We Are Bold to Say… The Lord’s Prayer, Pt 7: For Thine Is the Kingdom, The Power and the Glory, For Ever and Ever. . . Amen.

We’ve come to the end of our 7 part series on the Lord’s Prayer. Over […]

JDK / 9.13.12

We’ve come to the end of our 7 part series on the Lord’s Prayer. Over the past few weeks we have seen how the liturgical invitation to this prayer “we are bold to say,”—one familiar to Christians all over the world—truly is a profound and radical confession of how we understand God and ourselves.

The relationship between these two—human self-awareness and confession of God—is one that has been recognized as the beating heart of Christian theology in the theologies of both Martin Luther and John Calvin (to name just a few). For the former, it was this relationship that constitutes the entirety of the subjectium theologiae—or subject of theology—namely, the relationship between the sinful human and the god who justifies. homo peccator et deus iustificans —the sinning human and the justifying God. In these verbal adjectives—justifying and sinful—is where we find the distinction between law and gospel woven into the very fabric of theological reflection on the nature of reality and therefore it is not without importance that Luther mentions the sinner first. These adjectives are not, argues Oswald Bayer, “accidental and incidental, but rather as essential and determinative of the essence of the matter. . . when considered strictly from a theological point of view, [the human] is essentially the one accused and acquitted by God.” For Calvin, at the very outset of his Institutes he asserts that theology  is the relation of cognition Dei and cognition suiipsiuso: If you recognize God you will recognize yourself – as a sinner. Both of these conceptions of theology are inherent to the prayer we have been given and are bold to say, “Our Father. . . (who) forgives.”

This recognition brings us to the end of or prayer at to the doxology that, despite its somewhat checkered pedigree, certainly functions as a fitting liturgical and confessional end to what we have been given to pray. Here, in the doxology, we have come to the ultimate confession of Faith, that His—Our Father God’s—is the kingdom, the power and the glory for ever and ever. Amen.

In this doxology, we are confessing our total and complete reliance on the God about whom we have been professing and to whom we have been petitioning not in hopes that we will coerce or wrangle a blessing out of Him, but in the sober confidence of the prophet Habbakuk:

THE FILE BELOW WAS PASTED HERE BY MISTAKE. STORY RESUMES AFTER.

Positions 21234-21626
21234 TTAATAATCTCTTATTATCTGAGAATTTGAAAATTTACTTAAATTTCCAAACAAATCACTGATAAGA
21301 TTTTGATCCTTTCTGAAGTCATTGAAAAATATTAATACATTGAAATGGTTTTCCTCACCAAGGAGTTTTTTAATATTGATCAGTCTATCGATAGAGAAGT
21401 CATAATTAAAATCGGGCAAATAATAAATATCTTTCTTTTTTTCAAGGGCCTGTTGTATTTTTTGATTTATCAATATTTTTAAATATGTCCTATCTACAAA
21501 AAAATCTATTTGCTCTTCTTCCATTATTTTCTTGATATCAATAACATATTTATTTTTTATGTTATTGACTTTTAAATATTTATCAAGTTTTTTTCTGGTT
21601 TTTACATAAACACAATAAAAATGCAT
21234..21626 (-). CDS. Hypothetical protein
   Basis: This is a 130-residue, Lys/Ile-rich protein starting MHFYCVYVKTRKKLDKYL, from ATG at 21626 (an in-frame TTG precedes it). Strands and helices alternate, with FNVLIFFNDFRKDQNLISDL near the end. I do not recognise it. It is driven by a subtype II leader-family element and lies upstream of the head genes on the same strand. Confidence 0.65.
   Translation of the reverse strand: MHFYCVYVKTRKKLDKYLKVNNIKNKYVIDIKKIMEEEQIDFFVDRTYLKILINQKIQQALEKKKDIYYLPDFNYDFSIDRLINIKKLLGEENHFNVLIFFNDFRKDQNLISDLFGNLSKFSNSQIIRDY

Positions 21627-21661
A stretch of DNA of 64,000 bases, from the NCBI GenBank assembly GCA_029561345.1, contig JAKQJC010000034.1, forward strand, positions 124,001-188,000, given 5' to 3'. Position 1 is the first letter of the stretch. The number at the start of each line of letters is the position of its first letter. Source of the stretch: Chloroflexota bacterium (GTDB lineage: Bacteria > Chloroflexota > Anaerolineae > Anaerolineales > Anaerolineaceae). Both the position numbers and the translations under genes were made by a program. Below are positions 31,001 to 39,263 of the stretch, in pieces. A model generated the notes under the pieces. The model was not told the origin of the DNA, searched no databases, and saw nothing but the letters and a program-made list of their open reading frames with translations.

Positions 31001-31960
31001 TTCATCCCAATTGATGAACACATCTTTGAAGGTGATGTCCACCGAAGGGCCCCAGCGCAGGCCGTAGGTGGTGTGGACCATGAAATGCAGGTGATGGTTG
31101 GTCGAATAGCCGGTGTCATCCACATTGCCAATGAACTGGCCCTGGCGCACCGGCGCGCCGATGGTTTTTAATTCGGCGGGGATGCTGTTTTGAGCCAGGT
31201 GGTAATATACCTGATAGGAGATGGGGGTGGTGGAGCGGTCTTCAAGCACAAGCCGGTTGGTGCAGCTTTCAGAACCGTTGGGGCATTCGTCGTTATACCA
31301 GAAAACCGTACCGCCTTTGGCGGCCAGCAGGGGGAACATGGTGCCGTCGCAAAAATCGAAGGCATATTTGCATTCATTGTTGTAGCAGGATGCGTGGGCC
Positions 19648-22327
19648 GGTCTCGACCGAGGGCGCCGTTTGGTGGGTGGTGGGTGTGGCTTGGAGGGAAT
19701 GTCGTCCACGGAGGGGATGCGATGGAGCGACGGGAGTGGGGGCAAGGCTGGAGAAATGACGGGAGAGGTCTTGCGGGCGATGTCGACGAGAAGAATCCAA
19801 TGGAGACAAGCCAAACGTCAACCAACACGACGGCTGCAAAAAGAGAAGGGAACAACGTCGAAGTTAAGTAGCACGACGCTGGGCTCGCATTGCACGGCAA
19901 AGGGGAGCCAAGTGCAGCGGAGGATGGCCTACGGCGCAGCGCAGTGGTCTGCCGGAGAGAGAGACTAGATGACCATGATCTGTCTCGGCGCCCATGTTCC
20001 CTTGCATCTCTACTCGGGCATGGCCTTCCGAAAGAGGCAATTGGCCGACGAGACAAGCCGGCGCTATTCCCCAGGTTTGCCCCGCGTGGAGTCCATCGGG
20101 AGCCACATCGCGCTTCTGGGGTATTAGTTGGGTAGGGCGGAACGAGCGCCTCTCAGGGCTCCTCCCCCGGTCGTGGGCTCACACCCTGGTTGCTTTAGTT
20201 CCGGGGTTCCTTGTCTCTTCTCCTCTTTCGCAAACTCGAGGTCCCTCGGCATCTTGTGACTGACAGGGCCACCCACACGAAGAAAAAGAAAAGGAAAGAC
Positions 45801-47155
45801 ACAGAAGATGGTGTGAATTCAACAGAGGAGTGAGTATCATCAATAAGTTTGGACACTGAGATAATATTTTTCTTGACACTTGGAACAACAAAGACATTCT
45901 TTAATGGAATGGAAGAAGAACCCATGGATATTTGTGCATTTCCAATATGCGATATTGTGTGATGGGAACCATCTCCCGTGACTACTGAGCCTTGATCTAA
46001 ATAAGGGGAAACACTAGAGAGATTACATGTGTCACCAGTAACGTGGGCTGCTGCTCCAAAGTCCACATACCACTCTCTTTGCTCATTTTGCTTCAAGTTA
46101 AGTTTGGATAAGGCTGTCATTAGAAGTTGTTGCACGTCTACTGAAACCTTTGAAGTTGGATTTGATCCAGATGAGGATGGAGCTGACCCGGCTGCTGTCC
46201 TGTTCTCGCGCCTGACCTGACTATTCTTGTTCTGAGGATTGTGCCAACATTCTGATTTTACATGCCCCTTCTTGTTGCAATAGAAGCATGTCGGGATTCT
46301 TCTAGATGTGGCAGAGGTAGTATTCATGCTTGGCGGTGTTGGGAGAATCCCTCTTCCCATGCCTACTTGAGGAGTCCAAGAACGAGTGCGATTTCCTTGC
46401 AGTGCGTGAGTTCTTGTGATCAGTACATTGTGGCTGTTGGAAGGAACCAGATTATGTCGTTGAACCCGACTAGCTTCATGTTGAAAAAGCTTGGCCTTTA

Though the fig tree should not blossom, nor fruit be on the vines, the produce of the olive fail and the fields yield no food, the flock be cut off from the fold and there be no herd in the stalls, yet I will rejoice in the LORD; I will take joy in the God of my salvation. (Habakkuk 3:17-18 ESV)

Far from fatalistic determinism, this type of confidence is rooted in an encounter with God as he actually is, i.e., the Father of mercies, the one who despite “this present darkness,” has not left the building or the wheel or our lives. This is a hope that is not borne out of either theological reflection or introspection but, rather, out of the very mercies of God the Father, because praying the Lord’s prayer is one thing, believing it in the midst of life is quite another and only the incessant preaching and hearing of the Gospel will insure that those who have ears, will hear. (cf. Romans 10-:14) Fouccault was right, “God” does not exist anywhere other than as a projection of our own will to power; however, for those blind who have been given sight, their Father is in heaven. As the Psalmist writes in Psalm 116:

I love the LORD, because he has heard my voice and my pleas for mercy. Because he inclined his ear to me, therefore I will call on him as long as I live. (Psalm 116:1-2 ESV)

So all of us who have been given the confident boldness to pray so confess that we have been seen, heard and rescued. This is neither a self-evident truth nor a guaranteed certainty but, rather, a confession of faith in the veracity of the “faith once delivered to the saints.” It is in the sure and certain hope of this faith that we are bold to live, bold to die and until that day, bold to pray. . .


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